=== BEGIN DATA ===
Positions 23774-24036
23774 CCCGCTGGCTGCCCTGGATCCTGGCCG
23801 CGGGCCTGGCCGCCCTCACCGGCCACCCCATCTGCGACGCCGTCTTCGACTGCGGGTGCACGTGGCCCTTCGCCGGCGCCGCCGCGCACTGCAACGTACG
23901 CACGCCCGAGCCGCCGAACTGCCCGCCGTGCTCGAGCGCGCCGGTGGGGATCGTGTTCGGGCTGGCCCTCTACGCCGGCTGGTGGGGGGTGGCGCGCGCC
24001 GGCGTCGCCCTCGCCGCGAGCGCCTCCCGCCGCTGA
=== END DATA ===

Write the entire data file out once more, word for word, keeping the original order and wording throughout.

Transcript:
Positions 23774-24036
23774 CCCGCTGGCTGCCCTGGATCCTGGCCG
23801 CGGGCCTGGCCGCCCTCACCGGCCACCCCATCTGCGACGCCGTCTTCGACTGCGGGTGCACGTGGCCCTTCGCCGGCGCCGCCGCGCACTGCAACGTACG
23901 CACGCCCGAGCCGCCGAACTGCCCGCCGTGCTCGAGCGCGCCGGTGGGGATCGTGTTCGGGCTGGCCCTCTACGCCGGCTGGTGGGGGGTGGCGCGCGCC
24001 GGCGTCGCCCTCGCCGCGAGCGCCTCCCGCCGCTGA